The Dreamer is the latest addition to my Tales of Quahnarren illustrated short story project.
This character went through an interesting visual development process, during which he transformed from a troublesome outlaw into a civilised musician and entertainer – quite a switch!
As is my normal working process, I saved many stages of completion whilst producing the illustration, which captures the evolution of the image over time. Below I’ve set up four individual versions into one image, which tracks development (top, left to right, then bottom, left to right) and shows the way I like to work on specific areas of importance, before making balancing adjustments or detail improvements across the overall piece.
This illustration initially started with a loose sketch drawn directly in Painter with my Wacom tablet, which at the time was little more than just a head shot without any preplanning for a particular background design or treatment. A key element for this particular character was to capture an expression that matched his nature, which partly explains his personal change in destiny. This pose presented a nice faraway look, which helped to solidify the character in my mind and brought forth the idea to place him in an outdoor setting, suggesting his travels through the countryside as a wandering entertainer. As the focus was purely on the main interest area of the face I only needed to suggest organic shapes and continued to blend his form with the background itself.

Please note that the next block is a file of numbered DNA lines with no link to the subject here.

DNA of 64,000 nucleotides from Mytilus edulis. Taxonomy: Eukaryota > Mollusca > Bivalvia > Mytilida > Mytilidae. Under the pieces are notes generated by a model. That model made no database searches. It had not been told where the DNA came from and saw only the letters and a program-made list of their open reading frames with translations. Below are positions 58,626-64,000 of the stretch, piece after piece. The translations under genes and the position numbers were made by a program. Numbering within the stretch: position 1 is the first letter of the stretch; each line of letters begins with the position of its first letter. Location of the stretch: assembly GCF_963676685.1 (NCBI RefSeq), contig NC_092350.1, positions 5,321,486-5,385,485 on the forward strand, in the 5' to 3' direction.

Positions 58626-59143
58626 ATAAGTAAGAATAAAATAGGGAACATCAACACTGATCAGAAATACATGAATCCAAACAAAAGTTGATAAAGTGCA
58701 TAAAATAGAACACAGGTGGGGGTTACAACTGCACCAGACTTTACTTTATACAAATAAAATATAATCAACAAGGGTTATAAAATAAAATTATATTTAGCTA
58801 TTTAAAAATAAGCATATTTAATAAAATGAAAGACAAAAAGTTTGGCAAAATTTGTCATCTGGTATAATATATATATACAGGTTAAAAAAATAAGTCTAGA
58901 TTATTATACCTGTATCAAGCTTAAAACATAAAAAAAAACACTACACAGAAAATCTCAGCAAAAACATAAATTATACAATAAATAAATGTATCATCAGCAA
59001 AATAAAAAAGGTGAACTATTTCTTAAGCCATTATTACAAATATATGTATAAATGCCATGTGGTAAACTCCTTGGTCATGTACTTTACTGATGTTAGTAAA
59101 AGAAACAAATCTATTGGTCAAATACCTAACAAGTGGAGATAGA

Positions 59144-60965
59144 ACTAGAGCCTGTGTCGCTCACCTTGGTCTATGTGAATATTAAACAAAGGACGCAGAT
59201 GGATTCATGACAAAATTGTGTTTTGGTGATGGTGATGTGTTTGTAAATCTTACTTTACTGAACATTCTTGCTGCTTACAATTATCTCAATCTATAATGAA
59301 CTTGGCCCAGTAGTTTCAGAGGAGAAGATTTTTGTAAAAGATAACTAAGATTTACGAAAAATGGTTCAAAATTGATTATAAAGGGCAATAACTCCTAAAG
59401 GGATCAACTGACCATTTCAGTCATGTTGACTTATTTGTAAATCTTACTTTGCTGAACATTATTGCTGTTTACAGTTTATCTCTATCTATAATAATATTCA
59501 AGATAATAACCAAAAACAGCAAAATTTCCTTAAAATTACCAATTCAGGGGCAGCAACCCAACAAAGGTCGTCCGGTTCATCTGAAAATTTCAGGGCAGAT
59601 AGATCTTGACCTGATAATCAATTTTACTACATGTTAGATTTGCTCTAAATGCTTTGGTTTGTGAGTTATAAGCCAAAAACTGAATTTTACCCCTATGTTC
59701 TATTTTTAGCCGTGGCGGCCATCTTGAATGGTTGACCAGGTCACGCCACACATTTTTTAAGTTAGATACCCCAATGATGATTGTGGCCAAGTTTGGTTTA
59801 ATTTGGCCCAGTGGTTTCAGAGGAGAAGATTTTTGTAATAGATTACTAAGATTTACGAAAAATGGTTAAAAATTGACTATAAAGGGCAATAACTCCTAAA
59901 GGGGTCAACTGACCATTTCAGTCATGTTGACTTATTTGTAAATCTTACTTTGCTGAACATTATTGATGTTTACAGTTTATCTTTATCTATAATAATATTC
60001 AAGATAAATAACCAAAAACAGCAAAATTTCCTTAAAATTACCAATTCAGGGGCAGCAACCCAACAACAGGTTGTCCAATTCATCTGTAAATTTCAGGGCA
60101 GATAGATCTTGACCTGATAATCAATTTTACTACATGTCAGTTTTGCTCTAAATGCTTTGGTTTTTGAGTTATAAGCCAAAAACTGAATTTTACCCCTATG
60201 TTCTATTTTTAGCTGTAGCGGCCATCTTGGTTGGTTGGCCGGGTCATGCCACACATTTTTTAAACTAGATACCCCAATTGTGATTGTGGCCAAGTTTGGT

As can be seen I wasn’t originally working with any colour, and was unsure until almost complete about changing it from a duotone to a colour piece. I regularly import my finished Painter files into Photoshop for final colour, contrast and saturation adjustments, so after completing that stage added some colour overlays to decide if a suitable effect could be achieved without losing the simplicity of the piece that I favoured. Introducing a light brown for the character of Leahslee and supporting that with a blue-green background added a bit more mood and interest, so I was happy to finish with the final version you see as the main image.
The illustration took about 8-9 hours to complete and is a welcome new part of my Quahnarren series.